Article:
Saturday, 10 March 2007

Day 4. Beypore

At Thrissur we called briefly on one of the Raja's relatives. Many months before in London, I had been asked by the Raja how he should fix a leaking tank.

These tanks, he explained are large stone lined tanks for bathing in, often associated with temples. I had discussed this with him, and made some suggestions, based on my construction experience. Over the intervening months, this had totally slipped my mind.

So it was with some surprise that I found myself being taken to see the tank I had "fixed". Anyhow its owner was very pleased with the result.

Making our leave of the Raja, we set off for Beypore. Having seen Dhows being constructed on the beach in Sharjah in the 1980's, and being aware that many of the craftsmen were from India, I was determined to try to see if I could find a working
shipyard in India that still made wooden boats.

North of Thrissur the road became far more pleasant, and we were out into relatively unspoiled territory. The fields were mainly rice, with the harvest nearly over. Many fields were host to beautiful Storks or Egrets that were obviously taking their toll of Frogs and other tasty morsels.

Feeling the need for similar sustainance, we asked Ramesh to find us a suitable place to stop for lunch. It was with a certain amount of trepidation that we entered the restaurant he had chosen. Even more when we tried to order, but we not have worried, because the food tasted really good.

At Ponnani, we expectedly came upon a very large and beautiful river. The steel bridge covering it, was a couple of hundred or so metres long. It was the sort of place that screamed out that it needed exploring. It was with deep regret that we had to push on.

As we neared Beypore it became apparently that we were entering a predominantly Muslim area, with relatively few Hindu's to be seen.

Travelling along the narrow road we encountered our first Elephant. Stopping in front of it, we allowed it to pass us, as we took photos. The Elephant, mahout and an assistant came past at a terrific pace. We were struck that it seemed to be the only traveller on the road with any road sense.

The last couple of miles down to the shipyard passed through a steeply cut valley, and was lined with many wood working shops, and small saw mills. At one point we were confronted with long "snakes" of incredibly thin strips of wood, sawn from a substantial log. This we were told was for making matches.

Arriving in an increasingly narrow street down by the river, we began to realise that we were amongst shipyards, that were still operative.

Not being entirely sure how we would be accepted, I walked into the yard, and up to the most senior looking man. He appeared to be a Muslim, so I thought I would see if my rusty Arabic would work.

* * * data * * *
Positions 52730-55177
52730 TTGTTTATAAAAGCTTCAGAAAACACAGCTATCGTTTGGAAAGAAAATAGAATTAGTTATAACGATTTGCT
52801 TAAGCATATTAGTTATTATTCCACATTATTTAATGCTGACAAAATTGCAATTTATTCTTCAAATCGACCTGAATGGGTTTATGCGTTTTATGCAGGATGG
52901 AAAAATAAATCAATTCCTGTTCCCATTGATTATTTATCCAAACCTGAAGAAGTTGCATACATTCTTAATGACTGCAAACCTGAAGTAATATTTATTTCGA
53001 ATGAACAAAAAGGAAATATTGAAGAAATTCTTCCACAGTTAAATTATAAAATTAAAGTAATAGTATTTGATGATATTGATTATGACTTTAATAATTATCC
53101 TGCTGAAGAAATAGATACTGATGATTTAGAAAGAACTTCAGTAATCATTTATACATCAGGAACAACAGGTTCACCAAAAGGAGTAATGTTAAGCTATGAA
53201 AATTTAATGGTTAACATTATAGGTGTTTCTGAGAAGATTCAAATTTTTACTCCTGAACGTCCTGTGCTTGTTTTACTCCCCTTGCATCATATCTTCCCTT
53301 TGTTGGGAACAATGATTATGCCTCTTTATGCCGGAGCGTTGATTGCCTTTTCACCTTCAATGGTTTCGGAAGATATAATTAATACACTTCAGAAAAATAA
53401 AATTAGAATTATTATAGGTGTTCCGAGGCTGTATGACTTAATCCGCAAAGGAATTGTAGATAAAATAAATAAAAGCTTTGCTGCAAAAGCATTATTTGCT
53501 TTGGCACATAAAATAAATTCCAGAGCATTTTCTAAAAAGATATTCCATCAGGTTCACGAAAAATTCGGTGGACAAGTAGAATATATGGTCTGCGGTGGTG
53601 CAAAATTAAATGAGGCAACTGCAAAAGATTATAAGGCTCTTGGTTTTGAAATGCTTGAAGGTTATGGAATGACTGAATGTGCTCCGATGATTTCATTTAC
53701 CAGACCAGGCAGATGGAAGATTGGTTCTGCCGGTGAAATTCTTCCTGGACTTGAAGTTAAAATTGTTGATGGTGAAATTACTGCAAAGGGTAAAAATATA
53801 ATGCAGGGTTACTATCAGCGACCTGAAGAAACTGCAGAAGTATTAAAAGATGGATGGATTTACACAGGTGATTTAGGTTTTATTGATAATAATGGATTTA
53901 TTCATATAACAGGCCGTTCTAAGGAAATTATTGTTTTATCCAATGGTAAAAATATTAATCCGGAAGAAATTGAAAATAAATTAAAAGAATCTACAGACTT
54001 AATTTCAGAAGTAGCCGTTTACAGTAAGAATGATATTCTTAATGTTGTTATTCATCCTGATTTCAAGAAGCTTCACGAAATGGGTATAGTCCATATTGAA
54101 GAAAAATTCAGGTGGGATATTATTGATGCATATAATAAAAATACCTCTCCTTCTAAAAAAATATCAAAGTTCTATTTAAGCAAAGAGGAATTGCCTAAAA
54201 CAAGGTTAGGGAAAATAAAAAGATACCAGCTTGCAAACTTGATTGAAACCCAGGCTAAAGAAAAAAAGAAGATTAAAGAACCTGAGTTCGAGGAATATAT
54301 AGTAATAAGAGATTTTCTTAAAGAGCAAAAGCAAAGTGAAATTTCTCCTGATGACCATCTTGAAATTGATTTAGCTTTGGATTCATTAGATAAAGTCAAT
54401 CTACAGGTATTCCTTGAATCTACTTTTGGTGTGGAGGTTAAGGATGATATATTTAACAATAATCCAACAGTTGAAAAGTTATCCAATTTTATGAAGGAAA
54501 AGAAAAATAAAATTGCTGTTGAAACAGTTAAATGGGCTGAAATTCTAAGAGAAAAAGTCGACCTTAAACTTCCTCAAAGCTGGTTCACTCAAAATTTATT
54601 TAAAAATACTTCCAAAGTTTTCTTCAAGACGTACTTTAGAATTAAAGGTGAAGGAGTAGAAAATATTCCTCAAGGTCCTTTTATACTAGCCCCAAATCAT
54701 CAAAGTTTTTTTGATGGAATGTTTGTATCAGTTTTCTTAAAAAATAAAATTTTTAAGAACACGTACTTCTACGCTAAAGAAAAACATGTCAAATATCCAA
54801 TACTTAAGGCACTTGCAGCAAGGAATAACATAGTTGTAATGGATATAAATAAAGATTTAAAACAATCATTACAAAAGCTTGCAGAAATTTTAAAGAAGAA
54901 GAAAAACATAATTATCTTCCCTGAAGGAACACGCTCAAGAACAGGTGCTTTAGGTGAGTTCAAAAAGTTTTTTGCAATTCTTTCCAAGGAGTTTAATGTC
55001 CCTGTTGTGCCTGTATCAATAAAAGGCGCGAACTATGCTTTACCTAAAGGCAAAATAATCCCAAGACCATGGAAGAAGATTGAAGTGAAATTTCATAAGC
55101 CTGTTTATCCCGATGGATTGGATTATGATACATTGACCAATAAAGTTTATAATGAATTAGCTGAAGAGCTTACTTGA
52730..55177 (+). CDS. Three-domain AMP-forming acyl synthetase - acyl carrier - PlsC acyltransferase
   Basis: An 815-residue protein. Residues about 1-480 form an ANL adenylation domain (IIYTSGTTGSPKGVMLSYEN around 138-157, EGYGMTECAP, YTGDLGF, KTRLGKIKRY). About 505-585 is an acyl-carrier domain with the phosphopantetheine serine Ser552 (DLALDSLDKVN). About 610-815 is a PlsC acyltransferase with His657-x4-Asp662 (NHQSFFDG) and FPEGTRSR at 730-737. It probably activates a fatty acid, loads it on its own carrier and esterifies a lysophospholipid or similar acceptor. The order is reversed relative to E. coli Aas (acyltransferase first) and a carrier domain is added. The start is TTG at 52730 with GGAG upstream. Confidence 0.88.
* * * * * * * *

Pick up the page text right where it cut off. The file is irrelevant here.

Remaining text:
Salaam Alekum... and it did. After a moment of puzzled hesitation, he replied.

There were about five or six men working on a substantial beam trimming it into shape, in the shadow of two vessels on the stocks. I was very surprised when one of the roughest of them started talking to me in quite good English. He had worked in Sharjah and Dubai.

It was fascinating to hear that they had launched over 40 ships from this one yard in the last 23 years. The current ships being built were about 100 tonnes burden, but they had launched ships of over 150 tonnes, with one 150 tonne ship being launched in 2005.

Together with my son we were able to climb up into one of the ships on the stocks.

The builders had erected a hoarding over the hulls to prevent the wood from splitting as it dried out.

Two men were inside the hull tighting up some of the thousands of hull fixings, who took great delight in extracting "tea money" from us for the right to have their photo taken.

Beyond the shipyard was the Beypore River, which was for many years the base for the Calicut rulers fleets. These sailors had from time been able to take on and defeat the Portuguese, and English shipping operating along the coast.

As we left the shipyard for the final part of our journey into Kozhikode, as Calicut is now called, it was clear that the area is experiencing quite a lot of political tensions.

Every mile or so up the road, there were lines painted on the tarmac, with the initals of the dominant political party behind them.

As we passed a Mosque it was discharging a group of party workers bearing a set of large banners, as they chanted slogans.

Copyright Nick Balmer, January 2007.

1 comment:

Gargoyle said...

Ponnani also has a fascinating lighthouse on the beach at one end of it. The river is the Bharathapuzha or Nila. But I haven't been there for about 12 years. Reading your post was a pleasure.